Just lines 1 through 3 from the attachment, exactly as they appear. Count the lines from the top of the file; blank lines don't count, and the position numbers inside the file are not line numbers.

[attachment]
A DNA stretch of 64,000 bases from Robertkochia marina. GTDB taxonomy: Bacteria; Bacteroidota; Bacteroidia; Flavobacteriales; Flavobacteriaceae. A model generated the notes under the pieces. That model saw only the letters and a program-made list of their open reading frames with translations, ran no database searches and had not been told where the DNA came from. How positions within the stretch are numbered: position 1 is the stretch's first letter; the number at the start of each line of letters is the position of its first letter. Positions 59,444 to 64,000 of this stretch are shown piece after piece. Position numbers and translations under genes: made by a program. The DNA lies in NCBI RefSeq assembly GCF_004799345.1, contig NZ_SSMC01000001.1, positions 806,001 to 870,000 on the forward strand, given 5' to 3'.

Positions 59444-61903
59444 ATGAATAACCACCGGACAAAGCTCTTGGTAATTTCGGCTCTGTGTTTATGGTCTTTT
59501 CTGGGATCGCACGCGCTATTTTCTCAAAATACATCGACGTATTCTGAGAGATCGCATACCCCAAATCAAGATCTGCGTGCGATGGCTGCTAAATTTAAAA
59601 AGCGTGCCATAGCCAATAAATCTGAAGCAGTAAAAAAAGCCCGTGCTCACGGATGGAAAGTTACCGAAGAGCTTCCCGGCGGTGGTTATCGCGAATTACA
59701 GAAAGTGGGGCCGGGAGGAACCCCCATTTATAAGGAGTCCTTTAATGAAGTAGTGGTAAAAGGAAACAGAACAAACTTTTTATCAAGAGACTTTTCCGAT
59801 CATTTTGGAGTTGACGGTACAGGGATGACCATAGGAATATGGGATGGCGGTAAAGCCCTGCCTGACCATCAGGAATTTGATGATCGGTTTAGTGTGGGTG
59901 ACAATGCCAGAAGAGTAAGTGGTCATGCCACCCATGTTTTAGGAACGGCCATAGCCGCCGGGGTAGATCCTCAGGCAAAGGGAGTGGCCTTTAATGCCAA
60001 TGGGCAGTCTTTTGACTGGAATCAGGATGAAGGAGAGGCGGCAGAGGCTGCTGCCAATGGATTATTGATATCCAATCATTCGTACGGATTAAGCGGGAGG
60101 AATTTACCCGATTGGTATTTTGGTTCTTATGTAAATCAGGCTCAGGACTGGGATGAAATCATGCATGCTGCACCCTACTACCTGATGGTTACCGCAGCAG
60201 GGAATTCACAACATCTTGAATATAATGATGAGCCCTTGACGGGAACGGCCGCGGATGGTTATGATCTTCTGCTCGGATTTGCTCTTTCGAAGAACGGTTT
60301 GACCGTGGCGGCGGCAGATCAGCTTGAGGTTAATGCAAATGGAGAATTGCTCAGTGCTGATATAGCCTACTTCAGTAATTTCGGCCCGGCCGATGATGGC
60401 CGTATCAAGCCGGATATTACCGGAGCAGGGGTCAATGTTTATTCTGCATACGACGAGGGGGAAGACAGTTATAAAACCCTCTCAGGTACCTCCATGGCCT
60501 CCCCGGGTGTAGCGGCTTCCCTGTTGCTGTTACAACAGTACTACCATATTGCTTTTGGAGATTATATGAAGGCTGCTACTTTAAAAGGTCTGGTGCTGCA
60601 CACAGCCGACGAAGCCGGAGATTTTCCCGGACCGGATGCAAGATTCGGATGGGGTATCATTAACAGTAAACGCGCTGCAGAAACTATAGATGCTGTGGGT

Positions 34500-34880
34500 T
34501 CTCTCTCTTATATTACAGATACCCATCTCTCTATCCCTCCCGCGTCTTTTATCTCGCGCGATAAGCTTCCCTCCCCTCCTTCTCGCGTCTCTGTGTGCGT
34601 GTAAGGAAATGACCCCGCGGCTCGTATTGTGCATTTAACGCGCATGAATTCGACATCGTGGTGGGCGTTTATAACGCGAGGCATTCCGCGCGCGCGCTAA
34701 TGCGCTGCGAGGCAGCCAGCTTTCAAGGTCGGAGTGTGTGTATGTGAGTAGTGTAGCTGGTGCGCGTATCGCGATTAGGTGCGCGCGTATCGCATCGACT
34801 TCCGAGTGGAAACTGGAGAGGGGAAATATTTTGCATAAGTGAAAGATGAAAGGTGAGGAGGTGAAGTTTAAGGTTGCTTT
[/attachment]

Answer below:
A DNA stretch of 64,000 bases from Robertkochia marina. GTDB taxonomy: Bacteria; Bacteroidota; Bacteroidia; Flavobacteriales; Flavobacteriaceae. A model generated the notes under the pieces. That model saw only the letters and a program-made list of their open reading frames with translations, ran no database searches and had not been told where the DNA came from. How positions within the stretch are numbered: position 1 is the stretch's first letter; the number at the start of each line of letters is the position of its first letter. Positions 59,444 to 64,000 of this stretch are shown piece after piece. Position numbers and translations under genes: made by a program. The DNA lies in NCBI RefSeq assembly GCF_004799345.1, contig NZ_SSMC01000001.1, positions 806,001 to 870,000 on the forward strand, given 5' to 3'.

Positions 59444-61903
59444 ATGAATAACCACCGGACAAAGCTCTTGGTAATTTCGGCTCTGTGTTTATGGTCTTTT